Opportunities for flexibility: If your current role is causing symptoms of burnout, look for opportunities that offer flexibility. Talk with your supervisor to see if there's an option to implement shorter shifts or less overtime for nursing staff. Home healthcare has also emerged as a powerful option for nurses looking for flexibility in their careers because they can determine their own work schedule, form deeper connections with patients, and enjoy greater autonomy.6,7


Seek help when needed: It's vital that you consider your employer as a partner by leaning on them and communicating where and when you can. Seek help from your organization when you need access to emotional support or if you feel the need to set boundaries in the workplace. Nurses can also look to therapy and counseling services within or outside of work.6


Take notice, take action

Nursing burnout can have unintended ripple effects across organizations, leading to poor employee retention, so employers must take notice and action as well. For example, healthcare organizations can implement work-life enrichment programs to help nurses apply their skills to opportunities that appeal to their life and careers, in addition to instituting policies to mitigate burnout like encouraging or requiring nurses to use vacation days. Outside of work, nurses can also look to burnout prevention programs like the web-based platform run by the American Nurses Association, which offers a growing collection of tools and audio and video educational content to help prevent career burnout.9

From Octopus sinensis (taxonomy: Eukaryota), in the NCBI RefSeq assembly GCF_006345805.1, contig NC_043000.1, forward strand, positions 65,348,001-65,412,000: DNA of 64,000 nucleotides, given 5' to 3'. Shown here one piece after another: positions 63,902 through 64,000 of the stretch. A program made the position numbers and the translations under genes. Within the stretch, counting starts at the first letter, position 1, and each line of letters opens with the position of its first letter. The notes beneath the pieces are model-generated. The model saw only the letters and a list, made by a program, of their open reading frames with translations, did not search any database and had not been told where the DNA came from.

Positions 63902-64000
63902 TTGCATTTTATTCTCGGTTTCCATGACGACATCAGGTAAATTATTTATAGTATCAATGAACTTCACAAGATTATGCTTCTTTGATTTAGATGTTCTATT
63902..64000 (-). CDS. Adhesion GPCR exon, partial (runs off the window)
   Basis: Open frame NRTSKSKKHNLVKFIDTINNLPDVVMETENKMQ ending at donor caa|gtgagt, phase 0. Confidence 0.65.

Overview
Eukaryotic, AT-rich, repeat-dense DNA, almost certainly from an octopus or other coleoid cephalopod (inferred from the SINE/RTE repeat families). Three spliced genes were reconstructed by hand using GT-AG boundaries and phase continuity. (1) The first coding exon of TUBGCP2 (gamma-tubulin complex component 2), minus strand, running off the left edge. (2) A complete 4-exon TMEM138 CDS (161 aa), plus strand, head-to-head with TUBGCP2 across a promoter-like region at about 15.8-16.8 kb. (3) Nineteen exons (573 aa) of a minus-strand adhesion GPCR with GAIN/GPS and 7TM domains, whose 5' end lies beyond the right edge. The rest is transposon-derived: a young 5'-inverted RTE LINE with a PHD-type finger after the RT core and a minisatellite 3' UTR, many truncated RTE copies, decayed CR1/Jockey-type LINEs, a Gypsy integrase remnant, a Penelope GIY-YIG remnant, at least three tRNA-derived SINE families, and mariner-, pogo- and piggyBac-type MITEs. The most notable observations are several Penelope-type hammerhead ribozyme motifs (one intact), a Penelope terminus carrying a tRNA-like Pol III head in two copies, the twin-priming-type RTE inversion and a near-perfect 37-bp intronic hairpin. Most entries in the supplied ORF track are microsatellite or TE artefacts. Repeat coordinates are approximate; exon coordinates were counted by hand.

Nurses are the core of the healthcare system, but their work often comes at a detriment to their own health and well-being. An estimated 1 million RNs will retire by 2030.10 That number could rise with the current state of burnout affecting those working in physicians' offices, hospitals, home healthcare services, nursing-care facilities, outpatient care centers, and more. Nurses and healthcare leaders must come together to implement actionable solutions to mitigate burnout and ensure our nurses can continue supporting those who need it most.


To this day, I continue to encourage other nurses to keep their "why" in mind to draw strength, courage, and conviction. The challenges facing nurses and the healthcare industry won't cease tomorrow, but we must remember the driving force behind what we do. It's what makes all the difference in the lives of the patients and families we serve, and it makes all the difference in our lives.




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4. Western Governors University. Nurse burnout: why it matters and how to fight it. 2019. [Context Link]


5. Nursing CE Central. Nurse Burnout Study 2021. 2021. [Context Link]


6. Duquesne University. How to deal with nurse burnout: coping strategies and tips. [Context Link]


7. Rockhurst University. Tips to avoid nursing burnout. 2022. [Context Link]


8. Medica News Today. What is decision fatigue? 2020. [Context Link]


9. SE Healthcare. The Nurse Burnout Prevention Program. 2016. [Context Link]


10. American Association of Colleges of Nursing. Fact sheet: nursing shortage. 2020. [Context Link]